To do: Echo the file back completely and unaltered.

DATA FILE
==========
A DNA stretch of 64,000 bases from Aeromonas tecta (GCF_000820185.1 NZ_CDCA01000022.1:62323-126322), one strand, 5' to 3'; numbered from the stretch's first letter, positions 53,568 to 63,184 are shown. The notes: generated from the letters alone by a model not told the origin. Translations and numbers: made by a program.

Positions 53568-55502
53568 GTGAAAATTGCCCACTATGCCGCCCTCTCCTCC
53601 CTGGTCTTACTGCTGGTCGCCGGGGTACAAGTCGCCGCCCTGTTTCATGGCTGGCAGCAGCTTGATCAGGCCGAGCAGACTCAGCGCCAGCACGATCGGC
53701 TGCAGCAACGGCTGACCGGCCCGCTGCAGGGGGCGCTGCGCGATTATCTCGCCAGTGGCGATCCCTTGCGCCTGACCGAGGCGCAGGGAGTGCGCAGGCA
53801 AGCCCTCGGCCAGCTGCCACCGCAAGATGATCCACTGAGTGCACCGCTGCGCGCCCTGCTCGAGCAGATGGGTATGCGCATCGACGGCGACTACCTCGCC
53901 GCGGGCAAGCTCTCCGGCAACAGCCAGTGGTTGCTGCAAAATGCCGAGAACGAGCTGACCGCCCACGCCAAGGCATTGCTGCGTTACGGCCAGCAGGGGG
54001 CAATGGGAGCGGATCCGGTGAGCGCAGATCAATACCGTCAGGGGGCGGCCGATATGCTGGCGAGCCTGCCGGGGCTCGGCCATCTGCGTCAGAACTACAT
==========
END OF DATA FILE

A DNA stretch of 64,000 bases from Aeromonas tecta (GCF_000820185.1 NZ_CDCA01000022.1:62323-126322), one strand, 5' to 3'; numbered from the stretch's first letter, positions 53,568 to 63,184 are shown. The notes: generated from the letters alone by a model not told the origin. Translations and numbers: made by a program.

Positions 53568-55502
53568 GTGAAAATTGCCCACTATGCCGCCCTCTCCTCC
53601 CTGGTCTTACTGCTGGTCGCCGGGGTACAAGTCGCCGCCCTGTTTCATGGCTGGCAGCAGCTTGATCAGGCCGAGCAGACTCAGCGCCAGCACGATCGGC
53701 TGCAGCAACGGCTGACCGGCCCGCTGCAGGGGGCGCTGCGCGATTATCTCGCCAGTGGCGATCCCTTGCGCCTGACCGAGGCGCAGGGAGTGCGCAGGCA
53801 AGCCCTCGGCCAGCTGCCACCGCAAGATGATCCACTGAGTGCACCGCTGCGCGCCCTGCTCGAGCAGATGGGTATGCGCATCGACGGCGACTACCTCGCC
53901 GCGGGCAAGCTCTCCGGCAACAGCCAGTGGTTGCTGCAAAATGCCGAGAACGAGCTGACCGCCCACGCCAAGGCATTGCTGCGTTACGGCCAGCAGGGGG
54001 CAATGGGAGCGGATCCGGTGAGCGCAGATCAATACCGTCAGGGGGCGGCCGATATGCTGGCGAGCCTGCCGGGGCTCGGCCATCTGCGTCAGAACTACAT